TechRadar Staff
2 hours ago

  Nintendo is a company which is famous for swimming against the tide, confounding expectations and doing precisely the opposite of what everyone anticipates.  While rivals such as Sony and Microsoft pour millions into developing Virtual Reality and Augmented Reality for applications within the world of gaming, Nintendo seems to delight in pushing in the opposite direction.  Just as the HD revolution was beginning in the middle of the previous decade, Nintendo released a Standard Definition console which used bizarre motion controls; the Wii promptly conquered that hardware generation with over 100 million systems sold.  When the shiny Sony PSP was on the horizon, Nintendo put its faith in touch control instead of powerful portable hardware, and emerged victorious with the Nintendo DS. Even earlier than that, it created a monochrome handheld in the form of the Game Boy and bested colour-screen rivals from the likes of Sega and Atari without breaking a sweat.

Fast forward to the present and we’ve just been served Nintendo’s latest curveball: Labo.  In its most basic form Labo is a series of cardboard kits which come flat-packed and have to be assembled by the player, with assistance from interactive 3D instructions which play out on the Switch’s screen.  These kits include a remote control car (it’s more like a bug really), a fishing rod and even a functioning piano. Each one takes between 15 minutes to two hours to fully complete.  Nintendo has effectively created a new way to play using one of the most basic materials available – it’s reminiscent of the way the late, great Gunpei Yokoi took the humble LCD display and created the million-selling Nintendo Game & Watch range of handhelds in the early ’80s.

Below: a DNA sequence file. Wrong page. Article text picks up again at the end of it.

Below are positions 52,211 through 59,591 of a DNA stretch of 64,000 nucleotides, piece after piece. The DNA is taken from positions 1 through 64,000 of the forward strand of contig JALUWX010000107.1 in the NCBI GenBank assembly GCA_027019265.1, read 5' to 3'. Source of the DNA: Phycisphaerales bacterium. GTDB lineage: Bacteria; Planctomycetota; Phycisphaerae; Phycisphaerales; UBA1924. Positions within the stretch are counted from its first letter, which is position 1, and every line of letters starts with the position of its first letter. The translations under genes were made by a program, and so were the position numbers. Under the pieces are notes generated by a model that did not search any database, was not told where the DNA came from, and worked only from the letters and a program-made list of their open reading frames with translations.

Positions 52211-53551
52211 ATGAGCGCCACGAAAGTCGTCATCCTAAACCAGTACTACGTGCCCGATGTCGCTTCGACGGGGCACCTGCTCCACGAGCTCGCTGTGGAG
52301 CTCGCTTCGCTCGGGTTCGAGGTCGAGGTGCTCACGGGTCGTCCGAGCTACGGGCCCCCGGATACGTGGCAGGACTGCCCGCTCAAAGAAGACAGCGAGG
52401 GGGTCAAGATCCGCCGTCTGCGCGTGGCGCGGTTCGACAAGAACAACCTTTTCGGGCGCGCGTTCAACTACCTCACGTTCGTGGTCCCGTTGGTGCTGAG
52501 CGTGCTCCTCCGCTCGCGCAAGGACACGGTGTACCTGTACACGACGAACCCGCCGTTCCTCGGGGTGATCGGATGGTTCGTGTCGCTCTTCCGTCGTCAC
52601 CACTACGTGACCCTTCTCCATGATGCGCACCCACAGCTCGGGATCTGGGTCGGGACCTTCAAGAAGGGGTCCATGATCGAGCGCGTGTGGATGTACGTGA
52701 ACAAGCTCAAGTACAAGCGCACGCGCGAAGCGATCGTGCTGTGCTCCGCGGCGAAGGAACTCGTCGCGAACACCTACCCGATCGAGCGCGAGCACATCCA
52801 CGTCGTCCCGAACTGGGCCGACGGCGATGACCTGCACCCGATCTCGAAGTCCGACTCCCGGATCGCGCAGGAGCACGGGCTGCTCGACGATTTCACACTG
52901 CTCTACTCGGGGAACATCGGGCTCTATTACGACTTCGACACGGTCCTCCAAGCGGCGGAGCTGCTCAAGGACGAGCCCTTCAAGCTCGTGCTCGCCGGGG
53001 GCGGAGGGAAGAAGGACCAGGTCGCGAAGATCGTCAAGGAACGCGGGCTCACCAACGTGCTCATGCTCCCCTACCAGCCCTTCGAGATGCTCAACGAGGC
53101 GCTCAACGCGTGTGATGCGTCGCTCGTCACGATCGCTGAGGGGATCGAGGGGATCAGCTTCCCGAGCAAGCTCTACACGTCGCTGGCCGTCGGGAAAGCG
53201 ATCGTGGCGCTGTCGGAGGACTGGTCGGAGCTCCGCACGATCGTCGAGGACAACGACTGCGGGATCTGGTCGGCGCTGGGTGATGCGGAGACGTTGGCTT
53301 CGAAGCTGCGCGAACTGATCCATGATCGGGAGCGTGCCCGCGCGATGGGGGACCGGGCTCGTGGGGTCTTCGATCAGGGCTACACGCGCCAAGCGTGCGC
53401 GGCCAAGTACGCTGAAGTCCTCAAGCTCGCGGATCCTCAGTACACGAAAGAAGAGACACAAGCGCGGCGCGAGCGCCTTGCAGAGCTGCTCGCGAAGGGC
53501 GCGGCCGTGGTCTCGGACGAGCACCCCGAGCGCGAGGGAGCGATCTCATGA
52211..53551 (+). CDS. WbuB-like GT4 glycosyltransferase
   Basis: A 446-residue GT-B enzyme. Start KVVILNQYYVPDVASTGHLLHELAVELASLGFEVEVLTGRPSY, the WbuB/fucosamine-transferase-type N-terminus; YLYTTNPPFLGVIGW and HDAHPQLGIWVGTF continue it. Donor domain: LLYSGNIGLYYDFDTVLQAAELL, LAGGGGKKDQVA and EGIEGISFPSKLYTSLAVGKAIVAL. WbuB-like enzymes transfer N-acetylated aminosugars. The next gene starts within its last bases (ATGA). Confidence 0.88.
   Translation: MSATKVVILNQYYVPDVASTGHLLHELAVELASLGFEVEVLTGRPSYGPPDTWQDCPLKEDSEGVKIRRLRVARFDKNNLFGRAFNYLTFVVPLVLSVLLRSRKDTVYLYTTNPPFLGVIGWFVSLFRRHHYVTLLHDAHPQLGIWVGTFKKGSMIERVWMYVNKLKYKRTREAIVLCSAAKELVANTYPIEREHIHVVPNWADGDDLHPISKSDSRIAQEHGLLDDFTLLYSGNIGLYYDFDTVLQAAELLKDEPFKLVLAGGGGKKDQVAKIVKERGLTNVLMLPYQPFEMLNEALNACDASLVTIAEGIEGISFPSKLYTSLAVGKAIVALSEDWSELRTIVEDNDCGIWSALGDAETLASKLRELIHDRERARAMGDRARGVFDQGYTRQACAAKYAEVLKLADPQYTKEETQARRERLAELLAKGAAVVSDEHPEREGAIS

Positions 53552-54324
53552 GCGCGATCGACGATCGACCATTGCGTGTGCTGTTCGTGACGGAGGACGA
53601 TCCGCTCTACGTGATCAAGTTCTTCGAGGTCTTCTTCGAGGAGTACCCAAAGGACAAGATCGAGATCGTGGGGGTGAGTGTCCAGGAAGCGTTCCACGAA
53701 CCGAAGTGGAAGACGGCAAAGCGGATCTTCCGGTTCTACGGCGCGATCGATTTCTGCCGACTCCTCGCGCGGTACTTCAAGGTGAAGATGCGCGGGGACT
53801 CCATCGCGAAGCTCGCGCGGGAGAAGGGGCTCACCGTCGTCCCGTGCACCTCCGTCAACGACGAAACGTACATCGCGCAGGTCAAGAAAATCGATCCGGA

It’s a move which is so deliciously Nintendo it’s a wonder we didn’t all see it coming. The instructions are then played out on-screen, with the model appearing in full 3D.

If you want to see the model from another angle or manipulate it, it’s simply a matter of using the console’s touchscreen. If you make a mistake you can rewind the step, or – if you’re really clever – you can fast-forward the process.

At some point, the game will ask you to place the Joy-Con or Switch tablet in the Toy-Con model. It’s this element that takes this concept to the next level. Read more from…

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